Lastly, write the letter for each allele across each column or down each row. The resultant mix is the genotype for the offspring. In this case, each offspring has a Tt (heterozygous tall) genotype, and simply a "Tall" phenotype.
Here we have some more interesting results: First we now have 3 genotypes (TT, Tt, & tt) in a 1:2:1 genotypic ratio . We now have 2 different phenotypes (Tall & short) in a 3:1 Phenotypic ratio . This is the common outcome from such crosses.
Take the offspring and cross them since they are donating alleles for 2 traits, each parent in the f1 generation can give 4 possible combination of alleles. TW, Tw, tW, or tw. The cross should look like this. (The mathematical “foil” method can often be used here)
A person can receive blood only when the donor's blood type does not contain any surface antigen the recipient does not. This is because the recipient has antibodies which will attack any foreign surface protein.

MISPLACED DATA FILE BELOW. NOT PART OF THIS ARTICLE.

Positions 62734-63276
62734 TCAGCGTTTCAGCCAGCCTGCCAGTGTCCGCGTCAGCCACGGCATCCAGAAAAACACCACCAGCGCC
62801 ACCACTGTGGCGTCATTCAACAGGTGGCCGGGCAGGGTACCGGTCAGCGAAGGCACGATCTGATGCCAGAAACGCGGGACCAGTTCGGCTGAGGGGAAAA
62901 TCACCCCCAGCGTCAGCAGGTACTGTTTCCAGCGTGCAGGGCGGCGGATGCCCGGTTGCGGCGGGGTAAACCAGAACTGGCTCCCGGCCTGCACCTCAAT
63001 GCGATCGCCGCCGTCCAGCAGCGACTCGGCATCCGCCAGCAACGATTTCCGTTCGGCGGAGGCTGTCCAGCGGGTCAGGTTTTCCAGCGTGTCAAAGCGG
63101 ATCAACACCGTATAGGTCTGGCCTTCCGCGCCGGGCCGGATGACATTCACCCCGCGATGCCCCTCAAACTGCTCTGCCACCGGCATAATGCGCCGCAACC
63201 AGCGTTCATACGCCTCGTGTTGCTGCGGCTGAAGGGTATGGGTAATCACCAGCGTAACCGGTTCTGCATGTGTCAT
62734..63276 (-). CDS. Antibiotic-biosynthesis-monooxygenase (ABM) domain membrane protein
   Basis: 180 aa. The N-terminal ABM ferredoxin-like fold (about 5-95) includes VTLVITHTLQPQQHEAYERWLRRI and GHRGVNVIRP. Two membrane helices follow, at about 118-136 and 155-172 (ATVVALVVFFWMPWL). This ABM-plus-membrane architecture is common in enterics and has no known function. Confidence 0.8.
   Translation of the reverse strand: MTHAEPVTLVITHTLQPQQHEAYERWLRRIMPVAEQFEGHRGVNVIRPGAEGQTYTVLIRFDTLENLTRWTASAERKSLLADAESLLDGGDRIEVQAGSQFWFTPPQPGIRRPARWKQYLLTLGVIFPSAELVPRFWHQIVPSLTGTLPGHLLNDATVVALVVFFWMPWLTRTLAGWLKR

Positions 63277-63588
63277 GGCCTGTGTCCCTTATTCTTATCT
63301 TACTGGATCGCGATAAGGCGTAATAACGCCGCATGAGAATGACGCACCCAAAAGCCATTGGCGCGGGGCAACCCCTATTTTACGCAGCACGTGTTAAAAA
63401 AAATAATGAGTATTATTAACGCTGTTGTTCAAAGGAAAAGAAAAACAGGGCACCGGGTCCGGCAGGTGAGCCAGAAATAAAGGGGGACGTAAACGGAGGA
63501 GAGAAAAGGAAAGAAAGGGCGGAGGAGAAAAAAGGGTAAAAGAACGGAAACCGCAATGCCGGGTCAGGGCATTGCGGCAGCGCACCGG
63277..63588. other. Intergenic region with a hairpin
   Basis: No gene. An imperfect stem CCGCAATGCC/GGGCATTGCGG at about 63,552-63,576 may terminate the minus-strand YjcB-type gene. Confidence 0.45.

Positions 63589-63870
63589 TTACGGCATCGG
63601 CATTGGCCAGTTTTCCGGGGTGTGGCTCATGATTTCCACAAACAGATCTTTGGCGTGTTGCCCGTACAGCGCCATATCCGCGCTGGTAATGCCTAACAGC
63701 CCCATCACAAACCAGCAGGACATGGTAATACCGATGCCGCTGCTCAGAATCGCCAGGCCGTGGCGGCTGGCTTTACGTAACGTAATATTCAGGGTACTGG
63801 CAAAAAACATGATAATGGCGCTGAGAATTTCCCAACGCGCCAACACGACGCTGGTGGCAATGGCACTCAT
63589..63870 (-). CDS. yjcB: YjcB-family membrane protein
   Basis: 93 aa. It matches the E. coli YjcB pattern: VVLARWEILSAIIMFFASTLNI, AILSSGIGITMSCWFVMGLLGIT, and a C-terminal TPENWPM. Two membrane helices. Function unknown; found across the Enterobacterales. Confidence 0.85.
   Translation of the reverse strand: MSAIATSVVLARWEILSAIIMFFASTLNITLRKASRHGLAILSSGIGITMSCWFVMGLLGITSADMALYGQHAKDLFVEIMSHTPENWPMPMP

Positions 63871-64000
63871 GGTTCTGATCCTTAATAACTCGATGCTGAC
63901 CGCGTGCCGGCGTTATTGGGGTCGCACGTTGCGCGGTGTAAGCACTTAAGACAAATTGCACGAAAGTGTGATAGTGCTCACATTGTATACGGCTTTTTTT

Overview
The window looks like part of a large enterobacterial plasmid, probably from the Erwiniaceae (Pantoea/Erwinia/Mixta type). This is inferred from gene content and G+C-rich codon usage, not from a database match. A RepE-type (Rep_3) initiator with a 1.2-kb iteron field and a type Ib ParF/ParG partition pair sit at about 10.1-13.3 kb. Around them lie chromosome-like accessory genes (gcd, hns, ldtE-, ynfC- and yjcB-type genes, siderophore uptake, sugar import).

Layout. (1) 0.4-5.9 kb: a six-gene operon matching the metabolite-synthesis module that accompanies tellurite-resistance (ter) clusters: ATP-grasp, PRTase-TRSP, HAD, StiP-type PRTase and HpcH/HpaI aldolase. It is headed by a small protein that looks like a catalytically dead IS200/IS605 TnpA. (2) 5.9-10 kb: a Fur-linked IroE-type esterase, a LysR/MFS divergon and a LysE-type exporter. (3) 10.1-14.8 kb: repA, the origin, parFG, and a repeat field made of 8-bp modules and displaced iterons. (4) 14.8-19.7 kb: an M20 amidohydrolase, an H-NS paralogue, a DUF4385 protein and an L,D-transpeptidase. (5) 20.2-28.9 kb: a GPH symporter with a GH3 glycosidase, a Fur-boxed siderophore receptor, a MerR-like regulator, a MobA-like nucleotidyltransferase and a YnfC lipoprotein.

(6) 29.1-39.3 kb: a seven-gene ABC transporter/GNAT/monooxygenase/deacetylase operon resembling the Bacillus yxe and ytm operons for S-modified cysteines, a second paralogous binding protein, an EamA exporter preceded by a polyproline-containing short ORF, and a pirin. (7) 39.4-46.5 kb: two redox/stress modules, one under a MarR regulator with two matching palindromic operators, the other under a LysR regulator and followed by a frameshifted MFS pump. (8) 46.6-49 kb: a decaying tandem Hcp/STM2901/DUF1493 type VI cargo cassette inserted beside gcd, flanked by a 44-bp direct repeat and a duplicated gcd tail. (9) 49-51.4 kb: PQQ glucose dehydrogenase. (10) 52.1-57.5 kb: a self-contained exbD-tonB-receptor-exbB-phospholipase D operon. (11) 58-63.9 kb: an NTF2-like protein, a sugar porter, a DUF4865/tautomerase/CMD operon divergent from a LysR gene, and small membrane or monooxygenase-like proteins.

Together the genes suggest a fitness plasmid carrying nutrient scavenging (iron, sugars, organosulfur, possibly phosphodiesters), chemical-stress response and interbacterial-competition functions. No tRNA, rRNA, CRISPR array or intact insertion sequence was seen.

Thus, Type AB can accept any blood types because it will not attack A or B surface antigens. However, a type AB person could only donate blood to another AB person. They are known as Universal Recipients .
Also, Type O persons are Universal donors because they have NO surface antigens that recipients' immune systems can attack. Type O persons can ONLY receive blood from other type O persons.
There is another blood type factor known as Rh.
People are either Rh+ or Rh- based on a basic dominant/recessive mechanism.
Not usually a problem except with pregnancy.
It is possible that an Rh- mother can carry an Rh+ fetus and develop antibodies which will attack & destroy the fetal blood
This usually occurs with 2nd or 3rd pregnancies, and is detectable and treatable.